The results, published in , suggest that at least one million more people in the UK could benefit from antidepressant treatment.
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Lead researcher Dr Andrea Cipriani, from the University of Oxford, said: 'This study is the final answer to a long-standing controversy about whether anti-depressants work for depression'.
'We found the most commonly prescribed anti-depressants work for moderate to severe depression and I think this is very good news for patients and clinicians.'
Differences in efficacy
The meta-analysis, which involved unpublished data in addition to information from the 522 clinical trials involving the short-term treatment of acute depression in adults, revealed substantial differences in efficacy between drugs.
Treatments ranged from being a third more effective than a placebo (in the case of reboxetine, a noradrenaline reuptake inhibitor) to more than twice as effective (in the case of the tricyclic antidepressant amitriptyline).
Overall, escitalopram, mirtazapine, paroxetine, agomelatine, and sertraline had a relatively higher response and lower dropout rate than the other antidepressants. By contrast, reboxetine, trazodone, and fluvoxamine were associated with generally inferior efficacy and acceptability profiles compared with the other antidepressants.
The authors said their findings could help doctors to pick the right prescription, although they did not mean all patients' medication should be switched. That is because the study looked at the average effect of drugs and the results do not show which drug would be likely to work best for any one individual.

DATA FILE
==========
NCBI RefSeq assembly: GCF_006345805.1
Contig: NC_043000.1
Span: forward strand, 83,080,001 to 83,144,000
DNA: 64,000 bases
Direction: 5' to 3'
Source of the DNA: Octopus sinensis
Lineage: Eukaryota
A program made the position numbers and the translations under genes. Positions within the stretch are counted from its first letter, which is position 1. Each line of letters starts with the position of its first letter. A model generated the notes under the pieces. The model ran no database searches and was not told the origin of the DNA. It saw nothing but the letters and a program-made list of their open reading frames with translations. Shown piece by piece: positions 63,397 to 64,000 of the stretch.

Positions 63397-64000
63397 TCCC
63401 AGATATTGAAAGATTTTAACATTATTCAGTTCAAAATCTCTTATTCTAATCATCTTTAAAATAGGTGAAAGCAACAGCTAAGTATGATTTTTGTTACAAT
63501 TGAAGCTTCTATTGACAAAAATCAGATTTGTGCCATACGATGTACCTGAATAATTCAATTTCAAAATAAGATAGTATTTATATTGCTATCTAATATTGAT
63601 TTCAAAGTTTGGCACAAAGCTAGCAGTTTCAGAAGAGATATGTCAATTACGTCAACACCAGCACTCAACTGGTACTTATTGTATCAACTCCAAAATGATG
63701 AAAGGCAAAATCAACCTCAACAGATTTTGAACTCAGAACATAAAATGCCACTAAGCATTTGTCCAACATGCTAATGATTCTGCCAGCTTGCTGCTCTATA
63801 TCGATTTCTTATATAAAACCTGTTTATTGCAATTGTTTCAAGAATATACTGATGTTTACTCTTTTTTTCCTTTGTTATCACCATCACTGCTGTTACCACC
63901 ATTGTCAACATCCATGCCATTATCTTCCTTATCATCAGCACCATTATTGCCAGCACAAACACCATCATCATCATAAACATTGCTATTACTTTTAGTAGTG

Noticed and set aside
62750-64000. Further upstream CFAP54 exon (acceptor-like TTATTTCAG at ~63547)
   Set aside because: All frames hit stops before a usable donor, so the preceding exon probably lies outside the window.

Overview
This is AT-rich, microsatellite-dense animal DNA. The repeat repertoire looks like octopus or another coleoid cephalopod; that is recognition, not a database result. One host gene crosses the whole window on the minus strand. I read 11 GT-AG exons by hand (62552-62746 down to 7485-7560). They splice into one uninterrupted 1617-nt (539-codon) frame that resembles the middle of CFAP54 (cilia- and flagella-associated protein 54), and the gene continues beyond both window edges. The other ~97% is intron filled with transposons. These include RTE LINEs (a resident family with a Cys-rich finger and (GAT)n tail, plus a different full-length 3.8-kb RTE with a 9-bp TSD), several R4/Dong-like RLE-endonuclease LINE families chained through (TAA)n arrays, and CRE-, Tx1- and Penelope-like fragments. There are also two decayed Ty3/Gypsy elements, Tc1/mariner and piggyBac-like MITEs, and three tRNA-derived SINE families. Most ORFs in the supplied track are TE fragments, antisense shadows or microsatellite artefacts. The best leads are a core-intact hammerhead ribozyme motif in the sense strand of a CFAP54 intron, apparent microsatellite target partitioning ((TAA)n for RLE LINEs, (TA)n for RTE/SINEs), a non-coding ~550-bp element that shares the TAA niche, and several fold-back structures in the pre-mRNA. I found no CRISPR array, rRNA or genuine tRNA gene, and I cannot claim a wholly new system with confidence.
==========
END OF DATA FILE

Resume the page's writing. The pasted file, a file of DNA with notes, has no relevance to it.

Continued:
Most of the data in the meta-analysis covered eight weeks of treatment, so the findings might not apply to longer-term use. The researchers also said it did not mean that antidepressants should always be the first form of treatment.
'Medication should always be considered alongside other options, such as psychological therapies, where these are available,' said Dr Cipriani.
'This meta-analysis finally puts to bed the controversy on antidepressants, clearly showing that these drugs do work in lifting mood and helping most people with depression,' said Professor Carmine Pariante, from the Royal College of Psychiatrists.
'Importantly, the paper analyses unpublished data held by pharmaceutical companies, and shows that the funding of studies by these companies does not influence the result.'